I’ve written before that edtech will only go so far without a bolder brand of teacher leadership—where classroom experts become partners with education entrepreneurs, co-developing new ideas and products. I painted a salubrious scenario of unique inside-out partnerships that could cultivate innovation from the classroom, while elevating the teaching profession in order to make good on the promise of public education for all.

However, the current political climate, including more full blown attacks on public education and teachers, challenges my optimism. Granted, many in the edtech sector hope to strengthen teaching and learning in our public schools and work tirelessly to do so. But others seem more interested in using innovation from outside the system to profit from public education, not helping it improve and flourish. Morale among teachers was already low—and it continues to sink as politicians strip public schools of funding. And as Dr. Seuss aptly noted:

And when you’re in a Slump,
you’re not in for much fun.
Un-slumping yourself
is not easily done.

But my forecast for edtech in 2017 gets a bit brighter if the ed tech world begins to see teachers as partners in innovation, not the targets of them. Polls continue to show that the public has high levels of confidence and trust in teachers.

Terrific examples of outside-in partnerships—between charters such as Summit Public Schools and district schools such as those in Milpitas, CA—show how the bifurcated world of reform can come together in ways that advance public education.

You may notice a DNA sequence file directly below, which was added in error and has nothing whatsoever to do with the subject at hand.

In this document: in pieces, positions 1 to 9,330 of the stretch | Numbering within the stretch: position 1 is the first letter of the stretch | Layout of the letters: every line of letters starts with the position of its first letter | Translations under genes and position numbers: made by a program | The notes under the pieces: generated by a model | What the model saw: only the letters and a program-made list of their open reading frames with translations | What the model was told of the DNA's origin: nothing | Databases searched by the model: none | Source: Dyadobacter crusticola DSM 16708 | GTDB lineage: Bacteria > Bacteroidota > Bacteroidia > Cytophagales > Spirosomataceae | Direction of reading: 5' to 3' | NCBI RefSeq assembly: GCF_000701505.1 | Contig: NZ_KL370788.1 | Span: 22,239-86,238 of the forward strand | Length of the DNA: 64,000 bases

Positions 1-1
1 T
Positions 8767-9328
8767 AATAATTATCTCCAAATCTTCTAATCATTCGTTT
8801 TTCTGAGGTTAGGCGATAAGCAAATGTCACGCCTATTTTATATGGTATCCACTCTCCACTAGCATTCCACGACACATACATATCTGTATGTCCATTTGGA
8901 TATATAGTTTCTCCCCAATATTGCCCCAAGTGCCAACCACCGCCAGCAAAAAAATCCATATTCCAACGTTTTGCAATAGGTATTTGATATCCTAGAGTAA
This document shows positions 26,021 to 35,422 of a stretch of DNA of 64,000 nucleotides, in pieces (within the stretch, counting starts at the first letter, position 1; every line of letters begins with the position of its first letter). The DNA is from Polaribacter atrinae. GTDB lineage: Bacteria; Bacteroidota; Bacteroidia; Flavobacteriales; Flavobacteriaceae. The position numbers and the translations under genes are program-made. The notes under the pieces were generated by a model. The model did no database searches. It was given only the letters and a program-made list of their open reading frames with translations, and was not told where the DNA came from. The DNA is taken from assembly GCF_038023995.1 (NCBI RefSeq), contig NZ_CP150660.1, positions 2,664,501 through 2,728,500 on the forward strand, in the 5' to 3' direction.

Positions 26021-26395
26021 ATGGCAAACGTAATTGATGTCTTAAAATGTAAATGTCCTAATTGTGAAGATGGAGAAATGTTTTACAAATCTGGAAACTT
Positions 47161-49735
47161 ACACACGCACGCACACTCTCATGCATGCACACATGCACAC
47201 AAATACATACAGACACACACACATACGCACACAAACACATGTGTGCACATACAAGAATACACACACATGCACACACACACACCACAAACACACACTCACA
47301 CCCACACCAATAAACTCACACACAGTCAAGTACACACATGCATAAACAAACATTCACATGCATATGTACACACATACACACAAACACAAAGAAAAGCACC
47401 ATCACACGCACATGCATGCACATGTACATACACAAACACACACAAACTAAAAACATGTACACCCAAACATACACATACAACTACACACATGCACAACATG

• Imagine if a portion of a start-up’s capital investments supported teacherpreneurs, whereby classroom experts serve in hybrid roles as teachers and co-developers of innovative learning technologies.
  • Imagine if teachers and entrepreneurs worked together to personalize instruction and assessment practices inside of large, complex school districts—collaboratively solving some of the big problems of teaching and learning.
  • Imagine if a leading group of edtech companies, using its networking tools, helped more teachers spread their expertise and demonstrate their impact and the importance of public education.

Now that’s a recipe for transformation of public education. Oh, the places our public schools will go when teams of teachers from inside the system—and entrepreneurs from outside—capitalize on the large majority of parents who believe in and want to invest in and more deeply support their local public schools.

A reminder from the good doctor:

But on you will go
though the weather be foul.
On you will go
though your enemies prowl.
(And) You’ll get mixed up
with many strange birds as you go.
Just never forget to be dexterous and deft.
And never mix up your right foot with your left.
And will you succeed?
Yes! You will, indeed!
(98 and ¾ percent guaranteed.)
Your mountain is waiting
So get on your way
  

Next Up

EdSurge 2017 Personal Statements.

Unbundling Higher-Ed Tech: “The Place We Will Go” in 2017
Unbundling Higher-Ed Tech: “The Place We Will Go” in 2017
Higher Education

Unbundling Higher-Ed Tech: “The Place We Will Go” in 2017

By Matthew Rascoff
Dec 28, 2016
Higher Education

Unbundling Higher-Ed Tech: “The Place We Will Go” in 2017

When Teachers and Technology Let Students Be Masters of Their Own Learning
When Teachers and Technology Let Students Be Masters of Their Own Learning
Movers and Shakers

When Teachers and Technology Let Students Be Masters of Their Own Learning

By Sal Khan
Dec 28, 2016
Movers and Shakers

When Teachers and Technology Let Students Be Masters of Their Own Learning

Diffusing the Generational Divide in the Digital Era
Diffusing the Generational Divide in the Digital Era
Student Voice

Diffusing the Generational Divide in the Digital Era

By Adrian Abrams
Dec 23, 2016
Student Voice

Diffusing the Generational Divide in the Digital Era

Trending

Get our email newsletterSign me up
Keep up to date with our email newsletterSign me up